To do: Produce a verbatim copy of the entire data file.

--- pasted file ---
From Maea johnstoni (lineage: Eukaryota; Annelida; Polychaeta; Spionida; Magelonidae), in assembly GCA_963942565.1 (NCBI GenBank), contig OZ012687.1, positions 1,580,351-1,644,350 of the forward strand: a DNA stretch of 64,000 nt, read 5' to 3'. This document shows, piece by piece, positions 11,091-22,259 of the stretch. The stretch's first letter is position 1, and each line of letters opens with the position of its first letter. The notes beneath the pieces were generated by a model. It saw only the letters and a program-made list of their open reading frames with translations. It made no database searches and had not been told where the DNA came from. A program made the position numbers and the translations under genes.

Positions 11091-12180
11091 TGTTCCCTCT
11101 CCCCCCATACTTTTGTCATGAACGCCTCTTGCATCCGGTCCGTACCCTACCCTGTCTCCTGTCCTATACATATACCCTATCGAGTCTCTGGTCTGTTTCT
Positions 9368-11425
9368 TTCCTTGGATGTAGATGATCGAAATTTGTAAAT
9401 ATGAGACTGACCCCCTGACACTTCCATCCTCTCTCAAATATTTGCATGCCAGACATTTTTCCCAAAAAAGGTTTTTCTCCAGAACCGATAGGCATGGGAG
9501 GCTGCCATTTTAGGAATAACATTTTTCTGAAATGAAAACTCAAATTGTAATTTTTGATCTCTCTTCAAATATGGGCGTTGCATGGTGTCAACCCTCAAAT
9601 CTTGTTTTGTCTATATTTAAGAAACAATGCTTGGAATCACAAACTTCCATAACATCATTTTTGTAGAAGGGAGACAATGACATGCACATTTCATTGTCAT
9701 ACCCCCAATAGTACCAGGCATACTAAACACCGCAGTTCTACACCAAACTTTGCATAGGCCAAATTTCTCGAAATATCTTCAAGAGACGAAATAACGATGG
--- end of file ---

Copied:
From Maea johnstoni (lineage: Eukaryota; Annelida; Polychaeta; Spionida; Magelonidae), in assembly GCA_963942565.1 (NCBI GenBank), contig OZ012687.1, positions 1,580,351-1,644,350 of the forward strand: a DNA stretch of 64,000 nt, read 5' to 3'. This document shows, piece by piece, positions 11,091-22,259 of the stretch. The stretch's first letter is position 1, and each line of letters opens with the position of its first letter. The notes beneath the pieces were generated by a model. It saw only the letters and a program-made list of their open reading frames with translations. It made no database searches and had not been told where the DNA came from. A program made the position numbers and the translations under genes.

Positions 11091-12180
11091 TGTTCCCTCT
11101 CCCCCCATACTTTTGTCATGAACGCCTCTTGCATCCGGTCCGTACCCTACCCTGTCTCCTGTCCTATACATATACCCTATCGAGTCTCTGGTCTGTTTCT
Positions 9368-11425
9368 TTCCTTGGATGTAGATGATCGAAATTTGTAAAT
9401 ATGAGACTGACCCCCTGACACTTCCATCCTCTCTCAAATATTTGCATGCCAGACATTTTTCCCAAAAAAGGTTTTTCTCCAGAACCGATAGGCATGGGAG
9501 GCTGCCATTTTAGGAATAACATTTTTCTGAAATGAAAACTCAAATTGTAATTTTTGATCTCTCTTCAAATATGGGCGTTGCATGGTGTCAACCCTCAAAT
9601 CTTGTTTTGTCTATATTTAAGAAACAATGCTTGGAATCACAAACTTCCATAACATCATTTTTGTAGAAGGGAGACAATGACATGCACATTTCATTGTCAT
9701 ACCCCCAATAGTACCAGGCATACTAAACACCGCAGTTCTACACCAAACTTTGCATAGGCCAAATTTCTCGAAATATCTTCAAGAGACGAAATAACGATGG